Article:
There’s good reason why he ranks among the most popular free-agent starters on the market. But history shows the Tigers have avoided those top free-agent starters and the contract that accompany them. Kenny Rogers was a second-level free agent with baggage (the cameraman incident) when Detroit signed him at the 2005 Winter Meetings. Jarrod Washburn was the far more popular left-hander that winter, and the Tigers didn’t go in on that. The one top free-agent starter the Tigers went in big on was Carl Pavano, and they had to thank their lucky stars to this day that he didn’t accept the offer and signed with the Yankees instead.
Major League Baseball announced the players’ pool of postseason revenue and postseason shares for all eight playoff teams and four second-place clubs. While the World Series champion Cardinals and AL champion Rangers will receive $323,169.98 and $251,515.76, respectively, for each postseason share, the AL runner-up Tigers will also be bringing home some good extra money for the holidays — $126,901.50 per full postseason share, to be exact.
The Tigers awarded 44 full shares and partial shares equal to 10.12 shares, plus four cash awards. With $6,875,909.31 coming from the postseason pool, the split ends up at the figure listed above. The players’ pool comes from 60 percent of the gate receipts from the first three games of each Division Series and the first four games of both League Championship Series and the World Series.
Tigers players vote on how many receive full shares, how many receive partials, and how many non-players receive partial shares or cash awards.
One more set of awards for you, this one from the Negro Leagues Baseball Museum in Kansas City: Justin Verlander did not win MVP honors this time, but he earned the AL’s Bullet Rogan Pitcher of the Year award. Former Tiger Curtis Granderson won the AL’s Oscar Charleston Award for MVP. Jose Valverde won the AL’s Hilton Smith Award for top reliever. Miguel Cabrera, meanwhile, was the winner of the Buck Leonard award for top batting average in the league.
The Negro Leagues Baseball Museum established the Legacy Awards in 2000 to honor baseball’s best with awards given in name and spirit of Negro Leagues legends such as Charleston, Rogan, Smith, Leonard, Josh Gibson and Buck O’Neil. The awards are scheduled to be presented in Kansas City on Saturday, Jan. 28, 2012.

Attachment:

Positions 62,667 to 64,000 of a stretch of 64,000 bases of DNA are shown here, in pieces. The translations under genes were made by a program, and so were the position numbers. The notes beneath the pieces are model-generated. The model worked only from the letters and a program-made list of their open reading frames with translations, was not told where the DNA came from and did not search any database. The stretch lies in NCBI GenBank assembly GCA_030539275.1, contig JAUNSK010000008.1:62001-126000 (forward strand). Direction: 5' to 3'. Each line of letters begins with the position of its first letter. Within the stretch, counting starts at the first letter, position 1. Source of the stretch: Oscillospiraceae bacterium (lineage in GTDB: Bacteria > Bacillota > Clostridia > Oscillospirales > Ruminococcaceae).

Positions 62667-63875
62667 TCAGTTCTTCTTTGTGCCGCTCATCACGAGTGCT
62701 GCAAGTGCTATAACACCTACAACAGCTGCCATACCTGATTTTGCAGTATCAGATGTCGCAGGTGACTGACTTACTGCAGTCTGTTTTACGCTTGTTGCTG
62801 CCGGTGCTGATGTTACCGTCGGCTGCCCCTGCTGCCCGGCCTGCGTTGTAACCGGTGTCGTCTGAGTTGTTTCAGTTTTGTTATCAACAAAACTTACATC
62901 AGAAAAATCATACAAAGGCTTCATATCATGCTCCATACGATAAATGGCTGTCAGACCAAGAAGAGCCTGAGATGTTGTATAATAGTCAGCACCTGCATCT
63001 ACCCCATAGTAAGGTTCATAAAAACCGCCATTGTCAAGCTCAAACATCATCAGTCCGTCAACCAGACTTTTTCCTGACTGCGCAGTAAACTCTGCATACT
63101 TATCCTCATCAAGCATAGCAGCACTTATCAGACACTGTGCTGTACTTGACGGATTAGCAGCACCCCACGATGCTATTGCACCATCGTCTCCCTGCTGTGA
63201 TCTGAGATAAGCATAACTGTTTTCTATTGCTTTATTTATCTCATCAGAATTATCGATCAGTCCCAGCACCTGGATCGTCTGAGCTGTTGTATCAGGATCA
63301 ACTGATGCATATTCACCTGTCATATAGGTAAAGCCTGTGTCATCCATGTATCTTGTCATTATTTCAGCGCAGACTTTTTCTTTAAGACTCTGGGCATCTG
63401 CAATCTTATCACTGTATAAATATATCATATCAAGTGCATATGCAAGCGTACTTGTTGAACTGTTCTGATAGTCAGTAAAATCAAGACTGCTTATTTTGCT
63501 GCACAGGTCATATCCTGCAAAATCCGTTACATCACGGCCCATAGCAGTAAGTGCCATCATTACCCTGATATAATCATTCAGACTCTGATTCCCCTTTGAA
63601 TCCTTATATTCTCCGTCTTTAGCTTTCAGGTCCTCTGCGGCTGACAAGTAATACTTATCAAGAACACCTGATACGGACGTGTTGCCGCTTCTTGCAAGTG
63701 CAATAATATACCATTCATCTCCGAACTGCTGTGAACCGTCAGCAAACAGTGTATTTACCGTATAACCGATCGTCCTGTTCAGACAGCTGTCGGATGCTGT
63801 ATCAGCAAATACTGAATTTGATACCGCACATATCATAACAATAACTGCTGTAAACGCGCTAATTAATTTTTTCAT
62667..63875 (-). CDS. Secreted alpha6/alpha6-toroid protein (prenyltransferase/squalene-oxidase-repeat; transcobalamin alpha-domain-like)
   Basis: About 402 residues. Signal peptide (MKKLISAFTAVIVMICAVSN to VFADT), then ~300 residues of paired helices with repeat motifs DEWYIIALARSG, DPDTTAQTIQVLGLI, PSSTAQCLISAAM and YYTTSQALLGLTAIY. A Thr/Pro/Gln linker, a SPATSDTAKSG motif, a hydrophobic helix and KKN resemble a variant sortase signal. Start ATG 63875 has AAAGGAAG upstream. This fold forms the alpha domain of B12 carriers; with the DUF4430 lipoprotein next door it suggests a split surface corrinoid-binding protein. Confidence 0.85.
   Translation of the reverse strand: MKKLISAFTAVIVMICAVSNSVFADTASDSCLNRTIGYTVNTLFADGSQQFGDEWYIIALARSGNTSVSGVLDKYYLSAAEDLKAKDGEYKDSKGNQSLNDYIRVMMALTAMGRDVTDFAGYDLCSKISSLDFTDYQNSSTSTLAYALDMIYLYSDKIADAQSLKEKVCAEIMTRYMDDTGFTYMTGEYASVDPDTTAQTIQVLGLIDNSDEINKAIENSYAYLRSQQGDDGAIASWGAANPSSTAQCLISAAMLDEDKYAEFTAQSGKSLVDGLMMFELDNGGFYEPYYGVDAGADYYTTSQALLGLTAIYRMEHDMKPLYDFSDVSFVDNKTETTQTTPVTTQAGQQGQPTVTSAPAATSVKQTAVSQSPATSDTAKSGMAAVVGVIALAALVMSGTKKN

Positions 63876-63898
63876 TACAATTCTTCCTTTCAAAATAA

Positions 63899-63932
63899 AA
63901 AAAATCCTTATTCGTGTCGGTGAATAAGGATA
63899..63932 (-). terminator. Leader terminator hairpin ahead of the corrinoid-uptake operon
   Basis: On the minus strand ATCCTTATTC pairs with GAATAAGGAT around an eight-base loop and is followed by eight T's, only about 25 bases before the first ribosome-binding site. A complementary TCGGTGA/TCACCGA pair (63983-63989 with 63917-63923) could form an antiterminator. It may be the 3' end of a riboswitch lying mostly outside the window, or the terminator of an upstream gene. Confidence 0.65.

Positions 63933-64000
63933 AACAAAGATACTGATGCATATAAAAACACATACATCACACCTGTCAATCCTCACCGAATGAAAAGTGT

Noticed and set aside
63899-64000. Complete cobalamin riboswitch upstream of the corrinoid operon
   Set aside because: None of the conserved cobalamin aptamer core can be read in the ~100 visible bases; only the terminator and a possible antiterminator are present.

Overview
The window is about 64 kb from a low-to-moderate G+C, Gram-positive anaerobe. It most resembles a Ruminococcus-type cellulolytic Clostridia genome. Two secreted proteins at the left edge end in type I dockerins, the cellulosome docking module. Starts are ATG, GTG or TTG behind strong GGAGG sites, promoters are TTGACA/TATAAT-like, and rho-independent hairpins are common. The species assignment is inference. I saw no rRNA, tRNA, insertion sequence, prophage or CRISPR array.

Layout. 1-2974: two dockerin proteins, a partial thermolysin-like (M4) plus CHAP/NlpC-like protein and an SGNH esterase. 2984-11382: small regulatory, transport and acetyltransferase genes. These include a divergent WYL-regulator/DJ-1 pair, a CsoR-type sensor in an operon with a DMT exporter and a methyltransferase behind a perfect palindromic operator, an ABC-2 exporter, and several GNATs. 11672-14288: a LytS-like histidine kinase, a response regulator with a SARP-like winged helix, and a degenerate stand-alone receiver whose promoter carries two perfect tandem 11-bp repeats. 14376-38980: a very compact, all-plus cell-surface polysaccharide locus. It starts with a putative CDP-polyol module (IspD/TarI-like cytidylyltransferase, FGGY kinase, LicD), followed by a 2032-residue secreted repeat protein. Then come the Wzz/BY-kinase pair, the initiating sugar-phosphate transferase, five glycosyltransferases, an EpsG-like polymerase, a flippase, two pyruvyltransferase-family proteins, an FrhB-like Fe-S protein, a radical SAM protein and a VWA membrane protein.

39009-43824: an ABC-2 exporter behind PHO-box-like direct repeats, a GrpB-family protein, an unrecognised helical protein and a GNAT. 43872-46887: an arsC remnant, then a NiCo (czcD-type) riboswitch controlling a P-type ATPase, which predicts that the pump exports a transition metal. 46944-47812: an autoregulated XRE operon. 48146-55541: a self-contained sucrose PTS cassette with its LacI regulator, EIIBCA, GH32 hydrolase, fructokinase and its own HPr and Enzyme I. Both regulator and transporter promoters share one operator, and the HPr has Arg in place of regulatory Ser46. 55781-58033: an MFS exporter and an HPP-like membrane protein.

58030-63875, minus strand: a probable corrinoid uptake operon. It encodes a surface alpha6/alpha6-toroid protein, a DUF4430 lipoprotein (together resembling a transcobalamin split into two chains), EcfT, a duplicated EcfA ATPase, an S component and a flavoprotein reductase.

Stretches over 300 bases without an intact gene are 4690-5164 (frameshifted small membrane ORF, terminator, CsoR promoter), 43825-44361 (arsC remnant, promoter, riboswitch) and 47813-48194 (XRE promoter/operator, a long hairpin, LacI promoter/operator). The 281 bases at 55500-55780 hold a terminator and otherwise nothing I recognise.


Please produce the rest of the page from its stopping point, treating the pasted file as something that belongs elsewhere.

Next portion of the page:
The Tigers have been in contact with the agent for free-agent third baseman Aramis Ramirez, an industry source confirmed to MLB.com. At this point, though, there are no negotiations going on to bring the former Cubs slugger to Detroit.
SI.com senior writer Jon Heyman first reported the Tigers’ inquiry, which took place earlier this month. The two sides supposedly haven’t talked since, but that isn’t unusual given the Thanksgiving holiday. Whether talks pick up into serious discussions remains to be seen. Free-agent negotiations and trade talks traditionally pick up in the days leading into baseball’s Winter Meetings, and that’s expected to be the case here, too, at least to see if there’s a fit.
For the Tigers, who have been looking for at least one more piece to their offense, it’s an interesting fit. The Tigers’ biggest need has supposedly been for a hitter to place near the top of the order, in front of Miguel Cabrera, Victor Martinez and Delmon Young. Ramirez is a classic middle-of-the-order power hitter, with six 100-RBI seasons to his credit. After two injury-shortened seasons, he rebounded for 93 RBIs to go with a .306 average and 26 home runs in 149 games this year.
The Tigers return Brandon Inge for 2012, the back half of the two-year contract he signed last fall, and team president/general manager Dave Dombrowski has mentioned Inge in a possible platoon with superutilityman Don Kelly. All the while, though, the Tigers have remained open to an offensive upgrade.
Former Tigers greats Alan Trammell and Lance Parrish will again join Wayne State University’s baseball program in hosting a pair of youth camps for kids in grades 2-12.
The second annual camps feature a morning session for kids focused on fundamentals, from pitching to catching, infield and outfield play, baserunning and hitting, even injury prevention and conditioning tips. Wayne State’s coaching staff and reigning NCAA tournament participating baseball team will be part of the session with Parrish and Trammell. The morning session runs from 9 a.m. to noon.
The afternoon session, from 2-5 p.m., is dedicated to high school prospects. The camp will allow high school freshmen to seniors to learn about the experience of the college student-athlete from the Wayne State baseball program, and get specific tips on speed, velocity and development.
Cost for each individual camp is $100 per participant. High school students are eligible to attend both camps. Registration is available online at the Wayne State baseball site, in person or by mail.